[Chanctonbury's] traditions have been extensively reported and collected by Dr. Jacqueline Simpson. The earliest example which she reports occurs in Arthur Beckett's The Spirit of the Downs: 'If on a moonless night you walk seven times round the Ring without stopping, the Devil will come out of the wood and hand you a basin of soup.' .There's obviously no single version but lots of variations - though the idea of 'circling' is at their heart. Simpson apparently laments that no version explains whether you should accept the beverage/food or not, or what will happen if you do. "She considers at arm's length" a suggestion that it could come from folk memories of real rites in the Romano-Celtic temple, but concludes that it, and 'that the Chanctonbury Devil is a dim memory of a Romano=Celtic god' is "an attractive hypothesis, but no more."!
Others substituted a glass of milk, or stated that Satan will 'offer you porridge from his bowl' after you have run thrice round the earthwork. Several variants of this versioin have been collected from newspapers and from oral informants during the past fifteen or so years.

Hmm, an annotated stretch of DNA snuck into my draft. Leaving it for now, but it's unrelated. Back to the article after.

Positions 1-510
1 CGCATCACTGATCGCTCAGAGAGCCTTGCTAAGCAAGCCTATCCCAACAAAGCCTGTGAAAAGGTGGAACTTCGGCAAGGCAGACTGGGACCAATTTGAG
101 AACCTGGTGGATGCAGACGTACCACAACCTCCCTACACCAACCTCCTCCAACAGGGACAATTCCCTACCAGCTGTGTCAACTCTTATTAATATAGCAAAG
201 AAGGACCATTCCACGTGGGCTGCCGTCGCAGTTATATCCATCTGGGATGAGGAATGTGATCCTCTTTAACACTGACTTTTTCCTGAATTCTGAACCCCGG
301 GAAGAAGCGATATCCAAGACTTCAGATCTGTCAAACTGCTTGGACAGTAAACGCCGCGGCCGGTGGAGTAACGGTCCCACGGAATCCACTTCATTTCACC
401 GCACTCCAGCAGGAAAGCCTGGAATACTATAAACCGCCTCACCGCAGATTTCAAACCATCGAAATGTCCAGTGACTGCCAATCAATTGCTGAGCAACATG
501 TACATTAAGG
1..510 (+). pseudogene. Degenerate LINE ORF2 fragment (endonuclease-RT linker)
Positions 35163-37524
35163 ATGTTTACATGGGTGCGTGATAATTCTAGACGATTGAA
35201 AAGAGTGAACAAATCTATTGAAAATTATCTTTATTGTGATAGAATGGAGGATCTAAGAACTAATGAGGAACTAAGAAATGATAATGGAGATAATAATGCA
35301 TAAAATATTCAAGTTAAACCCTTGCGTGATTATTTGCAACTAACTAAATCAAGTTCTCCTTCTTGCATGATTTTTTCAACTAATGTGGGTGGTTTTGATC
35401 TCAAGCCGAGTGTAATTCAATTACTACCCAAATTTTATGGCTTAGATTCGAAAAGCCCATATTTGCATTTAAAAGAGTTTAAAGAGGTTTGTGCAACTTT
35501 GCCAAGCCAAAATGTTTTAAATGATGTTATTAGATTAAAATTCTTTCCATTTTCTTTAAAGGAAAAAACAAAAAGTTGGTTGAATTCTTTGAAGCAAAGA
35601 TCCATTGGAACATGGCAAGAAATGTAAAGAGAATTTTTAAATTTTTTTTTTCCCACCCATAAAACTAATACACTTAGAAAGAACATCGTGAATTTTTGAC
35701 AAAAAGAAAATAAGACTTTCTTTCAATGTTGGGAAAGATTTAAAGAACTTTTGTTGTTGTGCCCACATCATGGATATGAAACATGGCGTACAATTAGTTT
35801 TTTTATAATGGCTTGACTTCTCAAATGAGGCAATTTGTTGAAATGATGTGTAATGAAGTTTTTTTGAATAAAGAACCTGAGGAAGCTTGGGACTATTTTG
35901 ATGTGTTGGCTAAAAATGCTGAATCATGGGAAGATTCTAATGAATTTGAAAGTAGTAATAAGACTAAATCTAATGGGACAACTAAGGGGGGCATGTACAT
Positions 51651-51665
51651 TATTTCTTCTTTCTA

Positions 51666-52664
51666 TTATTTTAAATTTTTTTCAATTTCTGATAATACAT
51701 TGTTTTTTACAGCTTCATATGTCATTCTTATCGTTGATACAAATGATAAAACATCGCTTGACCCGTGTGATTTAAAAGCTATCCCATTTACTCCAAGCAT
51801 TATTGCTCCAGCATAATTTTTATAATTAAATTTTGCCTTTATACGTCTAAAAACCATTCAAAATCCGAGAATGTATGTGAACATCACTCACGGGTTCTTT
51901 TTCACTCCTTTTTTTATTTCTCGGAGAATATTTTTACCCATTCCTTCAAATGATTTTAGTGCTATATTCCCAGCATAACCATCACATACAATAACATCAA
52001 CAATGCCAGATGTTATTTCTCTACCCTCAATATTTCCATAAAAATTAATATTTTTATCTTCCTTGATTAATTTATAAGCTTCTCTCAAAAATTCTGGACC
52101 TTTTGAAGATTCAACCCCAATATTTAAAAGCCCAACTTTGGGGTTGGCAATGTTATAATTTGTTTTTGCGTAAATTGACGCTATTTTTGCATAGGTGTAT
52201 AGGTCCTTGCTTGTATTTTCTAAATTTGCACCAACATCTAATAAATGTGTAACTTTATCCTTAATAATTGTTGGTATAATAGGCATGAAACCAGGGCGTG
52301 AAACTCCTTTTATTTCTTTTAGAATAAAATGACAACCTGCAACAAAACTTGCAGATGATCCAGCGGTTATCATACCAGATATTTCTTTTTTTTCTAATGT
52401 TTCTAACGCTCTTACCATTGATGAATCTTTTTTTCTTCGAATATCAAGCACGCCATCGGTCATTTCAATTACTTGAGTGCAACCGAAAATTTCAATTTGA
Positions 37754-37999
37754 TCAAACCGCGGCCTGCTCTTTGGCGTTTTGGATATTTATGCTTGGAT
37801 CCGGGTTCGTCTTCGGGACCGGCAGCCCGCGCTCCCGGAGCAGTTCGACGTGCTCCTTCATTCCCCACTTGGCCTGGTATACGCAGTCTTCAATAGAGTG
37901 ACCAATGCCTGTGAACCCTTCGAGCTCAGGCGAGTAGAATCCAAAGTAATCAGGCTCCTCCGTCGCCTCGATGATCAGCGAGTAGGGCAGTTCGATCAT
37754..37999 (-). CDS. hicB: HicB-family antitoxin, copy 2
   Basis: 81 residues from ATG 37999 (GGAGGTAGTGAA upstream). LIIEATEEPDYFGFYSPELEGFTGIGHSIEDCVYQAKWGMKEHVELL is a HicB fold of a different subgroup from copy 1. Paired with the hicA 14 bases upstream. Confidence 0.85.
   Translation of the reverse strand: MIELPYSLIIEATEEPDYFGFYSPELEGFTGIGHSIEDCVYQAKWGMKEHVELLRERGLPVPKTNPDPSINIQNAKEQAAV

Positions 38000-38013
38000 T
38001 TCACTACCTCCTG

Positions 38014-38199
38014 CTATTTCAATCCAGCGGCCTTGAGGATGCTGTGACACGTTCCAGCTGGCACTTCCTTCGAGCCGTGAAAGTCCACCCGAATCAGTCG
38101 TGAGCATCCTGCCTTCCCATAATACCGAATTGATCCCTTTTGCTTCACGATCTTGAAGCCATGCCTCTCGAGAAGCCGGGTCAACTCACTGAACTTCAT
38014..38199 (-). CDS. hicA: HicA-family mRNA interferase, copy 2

'If you run round seven times while the clock is still striking midnight, the Devil will come out. There's something about porridge, but I cannot remember what."
"If you run round backwards seven times at midnight, the Devil will give you a glass of milk."
"It is said that if you run round the Ring three times at midnight on Midsummer Eve, the Devil comes out from the trees and offers you a bowl of soup."
Other versions of the circumambulation also involve raising the Devil; thus, a teenage girl reported that seven circuits at 7.00am on Midsummer morning would raise Satan. Another informant stipulates that the circling is to be 'three times anticlockwise on Midsummer Eve,' while a more earthy variant calls for the practitioner to circumambulate '17 times stark naked on a night of the full moon.'
[..]The Devil, however, was not the only one being raised - three circuits brought a view of 'a lady on a white horse,' while twelve rounds at midnight on Midsummer Night conjured up a Druid. In the 1940s, some people apparently feared to circle the Ring at night 'lest they should meet the old white-bearded ghost that walks with bent head, seeking his treasure.' Finally, a 50 year old teacher reported that circling seven times at midnight on Midsummer Eve would mean that 'all your wishes will come true. We all believed that when I was a girl.'
Circling as an Entrance to the Otherworld
Samuel Pyeatt Menefee
Folklore, Vol. 96, No. 1. (1985), pp. 3-20.
Simpson's (surely definitive!) article on Chanctonbury's folklore can be found in Folklore volume 80, p122-131.
Posted by Rhiannon
29th September 2006ce
Edited 28th November 2006ce